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Ethical Theory and Moral Practice

, Volume 13, Issue 2, pp 171–179 | Cite as

The Distinctive Wrong in Lying

  • Alan StrudlerEmail author
Article

Abstract

In this essay I will argue, as does Bernard Williams, that lying and misleading are both commonly wrong because they involve an aim to breach a trust. I will also argue, contrary to Williams, that lying and misleading threaten trust differently, and that when they are wrong, they are wrong differently. Indeed, lying may be wrong when misleading is not.

Keywords

Lying Mislead Trust 

References

  1. Geach P (1977) The virtues. Cambridge University, CambridgeGoogle Scholar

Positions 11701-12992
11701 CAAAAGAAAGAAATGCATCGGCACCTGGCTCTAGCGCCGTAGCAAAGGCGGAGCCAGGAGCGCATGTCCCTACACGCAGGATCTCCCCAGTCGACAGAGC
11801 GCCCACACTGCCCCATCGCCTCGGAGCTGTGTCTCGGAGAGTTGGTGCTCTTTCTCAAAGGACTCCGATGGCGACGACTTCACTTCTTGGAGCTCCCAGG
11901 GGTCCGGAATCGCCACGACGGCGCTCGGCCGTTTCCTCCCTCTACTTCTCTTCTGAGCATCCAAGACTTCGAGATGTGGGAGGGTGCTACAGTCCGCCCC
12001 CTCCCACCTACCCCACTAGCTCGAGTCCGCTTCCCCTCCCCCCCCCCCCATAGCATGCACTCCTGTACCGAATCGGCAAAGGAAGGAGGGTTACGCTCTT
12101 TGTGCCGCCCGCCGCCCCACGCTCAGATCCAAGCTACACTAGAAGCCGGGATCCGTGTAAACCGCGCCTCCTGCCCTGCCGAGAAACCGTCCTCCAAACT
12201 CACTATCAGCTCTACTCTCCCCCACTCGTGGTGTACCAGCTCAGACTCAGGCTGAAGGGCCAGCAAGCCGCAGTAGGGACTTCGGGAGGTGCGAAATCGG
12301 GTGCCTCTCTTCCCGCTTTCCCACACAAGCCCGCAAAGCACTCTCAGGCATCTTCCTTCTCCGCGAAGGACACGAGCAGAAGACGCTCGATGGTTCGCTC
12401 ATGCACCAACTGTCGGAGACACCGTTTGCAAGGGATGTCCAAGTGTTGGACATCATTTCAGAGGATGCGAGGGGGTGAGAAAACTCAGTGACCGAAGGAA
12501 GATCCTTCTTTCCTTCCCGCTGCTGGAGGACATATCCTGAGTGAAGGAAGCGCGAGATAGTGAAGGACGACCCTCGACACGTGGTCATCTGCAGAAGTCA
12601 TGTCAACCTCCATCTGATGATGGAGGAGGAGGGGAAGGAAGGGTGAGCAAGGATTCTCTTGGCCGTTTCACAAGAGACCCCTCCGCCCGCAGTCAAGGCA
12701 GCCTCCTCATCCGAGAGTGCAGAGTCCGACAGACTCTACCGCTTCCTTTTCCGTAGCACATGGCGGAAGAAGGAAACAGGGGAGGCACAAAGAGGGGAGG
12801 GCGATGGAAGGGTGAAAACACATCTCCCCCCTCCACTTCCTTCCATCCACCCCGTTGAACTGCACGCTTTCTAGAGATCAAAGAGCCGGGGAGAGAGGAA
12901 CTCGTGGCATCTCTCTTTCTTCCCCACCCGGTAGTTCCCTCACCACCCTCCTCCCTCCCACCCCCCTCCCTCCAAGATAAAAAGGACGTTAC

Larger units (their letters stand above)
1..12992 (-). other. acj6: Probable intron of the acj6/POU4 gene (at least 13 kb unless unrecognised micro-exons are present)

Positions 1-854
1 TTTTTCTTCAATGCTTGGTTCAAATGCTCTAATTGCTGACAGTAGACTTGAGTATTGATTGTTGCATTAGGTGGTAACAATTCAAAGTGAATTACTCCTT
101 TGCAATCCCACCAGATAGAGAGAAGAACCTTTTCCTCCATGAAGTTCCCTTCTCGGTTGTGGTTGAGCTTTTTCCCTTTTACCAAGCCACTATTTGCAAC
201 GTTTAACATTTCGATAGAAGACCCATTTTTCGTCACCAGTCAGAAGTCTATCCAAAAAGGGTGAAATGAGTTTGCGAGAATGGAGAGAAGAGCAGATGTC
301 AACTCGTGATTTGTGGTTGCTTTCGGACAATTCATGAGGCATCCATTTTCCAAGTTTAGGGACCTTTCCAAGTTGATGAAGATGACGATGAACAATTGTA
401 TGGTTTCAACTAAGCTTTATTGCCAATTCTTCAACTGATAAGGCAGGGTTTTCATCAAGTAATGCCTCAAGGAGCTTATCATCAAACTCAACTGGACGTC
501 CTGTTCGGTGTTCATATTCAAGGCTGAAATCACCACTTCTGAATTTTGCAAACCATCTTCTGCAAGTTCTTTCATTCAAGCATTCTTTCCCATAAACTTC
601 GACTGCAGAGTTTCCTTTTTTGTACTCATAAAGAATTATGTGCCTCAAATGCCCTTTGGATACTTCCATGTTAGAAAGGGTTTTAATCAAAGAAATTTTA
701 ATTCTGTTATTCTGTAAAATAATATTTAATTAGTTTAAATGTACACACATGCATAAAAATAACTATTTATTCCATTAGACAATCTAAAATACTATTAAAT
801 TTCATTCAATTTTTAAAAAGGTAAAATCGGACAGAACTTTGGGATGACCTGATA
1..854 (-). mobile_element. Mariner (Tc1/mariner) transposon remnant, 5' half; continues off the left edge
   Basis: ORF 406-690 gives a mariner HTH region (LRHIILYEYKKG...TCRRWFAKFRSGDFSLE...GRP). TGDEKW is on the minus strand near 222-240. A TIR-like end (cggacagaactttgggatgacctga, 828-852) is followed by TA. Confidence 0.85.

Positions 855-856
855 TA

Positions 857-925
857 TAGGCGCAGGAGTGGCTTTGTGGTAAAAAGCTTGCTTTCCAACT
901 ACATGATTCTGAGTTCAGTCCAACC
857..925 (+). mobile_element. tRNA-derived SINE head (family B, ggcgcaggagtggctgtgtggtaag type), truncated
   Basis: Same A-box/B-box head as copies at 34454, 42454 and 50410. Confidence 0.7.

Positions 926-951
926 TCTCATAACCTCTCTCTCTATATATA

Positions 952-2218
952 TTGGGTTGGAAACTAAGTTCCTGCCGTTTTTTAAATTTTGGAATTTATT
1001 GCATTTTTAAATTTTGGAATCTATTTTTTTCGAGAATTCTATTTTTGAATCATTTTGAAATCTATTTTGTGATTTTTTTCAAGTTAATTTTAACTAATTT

2. Grice P (1989) Studies in the ways of words. Harvard University, CambridgeGoogle Scholar
  3. Moran R (2005) Getting told and being believed. Philos. Impr. 5:1–29Google Scholar
  4. Strudler A (2005) Deception unraveled. J. Philos. 102:458–73Google Scholar
  5. Uniacke S (1994) Permissible killing. Cambridge University, CambridgeGoogle Scholar
  6. Williams B (2002) Truth and truthfulness. Princeton University, PrincetonGoogle Scholar

Copyright information

© Springer Science+Business Media B.V. 2009

Authors and Affiliations

  1. 1.The Wharton SchoolUniversity of PennsylvaniaPhiladelphiaUSA

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